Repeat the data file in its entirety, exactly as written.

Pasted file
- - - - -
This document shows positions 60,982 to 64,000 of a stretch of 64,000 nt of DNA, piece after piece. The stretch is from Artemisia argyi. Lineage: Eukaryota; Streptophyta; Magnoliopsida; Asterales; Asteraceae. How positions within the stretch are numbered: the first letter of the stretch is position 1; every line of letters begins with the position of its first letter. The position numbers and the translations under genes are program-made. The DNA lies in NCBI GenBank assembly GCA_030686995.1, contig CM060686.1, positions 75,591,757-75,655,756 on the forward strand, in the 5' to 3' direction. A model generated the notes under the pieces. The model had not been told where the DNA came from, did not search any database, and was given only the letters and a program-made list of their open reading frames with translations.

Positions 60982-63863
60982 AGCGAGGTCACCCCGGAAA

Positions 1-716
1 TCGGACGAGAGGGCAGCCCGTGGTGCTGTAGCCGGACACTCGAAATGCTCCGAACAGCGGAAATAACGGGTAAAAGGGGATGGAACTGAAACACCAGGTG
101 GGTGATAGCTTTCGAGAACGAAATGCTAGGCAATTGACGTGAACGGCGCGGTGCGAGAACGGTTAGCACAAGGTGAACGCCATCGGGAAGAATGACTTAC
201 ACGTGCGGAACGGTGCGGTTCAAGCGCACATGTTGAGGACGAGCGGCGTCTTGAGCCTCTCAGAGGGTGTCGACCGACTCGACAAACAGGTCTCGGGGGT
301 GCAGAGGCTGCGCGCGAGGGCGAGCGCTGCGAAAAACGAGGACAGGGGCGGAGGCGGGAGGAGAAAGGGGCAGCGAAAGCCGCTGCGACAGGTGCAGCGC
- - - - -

This document shows positions 60,982 to 64,000 of a stretch of 64,000 nt of DNA, piece after piece. The stretch is from Artemisia argyi. Lineage: Eukaryota; Streptophyta; Magnoliopsida; Asterales; Asteraceae. How positions within the stretch are numbered: the first letter of the stretch is position 1; every line of letters begins with the position of its first letter. The position numbers and the translations under genes are program-made. The DNA lies in NCBI GenBank assembly GCA_030686995.1, contig CM060686.1, positions 75,591,757-75,655,756 on the forward strand, in the 5' to 3' direction. A model generated the notes under the pieces. The model had not been told where the DNA came from, did not search any database, and was given only the letters and a program-made list of their open reading frames with translations.

Positions 60982-63863
60982 AGCGAGGTCACCCCGGAAA

Positions 1-716
1 TCGGACGAGAGGGCAGCCCGTGGTGCTGTAGCCGGACACTCGAAATGCTCCGAACAGCGGAAATAACGGGTAAAAGGGGATGGAACTGAAACACCAGGTG
101 GGTGATAGCTTTCGAGAACGAAATGCTAGGCAATTGACGTGAACGGCGCGGTGCGAGAACGGTTAGCACAAGGTGAACGCCATCGGGAAGAATGACTTAC
201 ACGTGCGGAACGGTGCGGTTCAAGCGCACATGTTGAGGACGAGCGGCGTCTTGAGCCTCTCAGAGGGTGTCGACCGACTCGACAAACAGGTCTCGGGGGT
301 GCAGAGGCTGCGCGCGAGGGCGAGCGCTGCGAAAAACGAGGACAGGGGCGGAGGCGGGAGGAGAAAGGGGCAGCGAAAGCCGCTGCGACAGGTGCAGCGC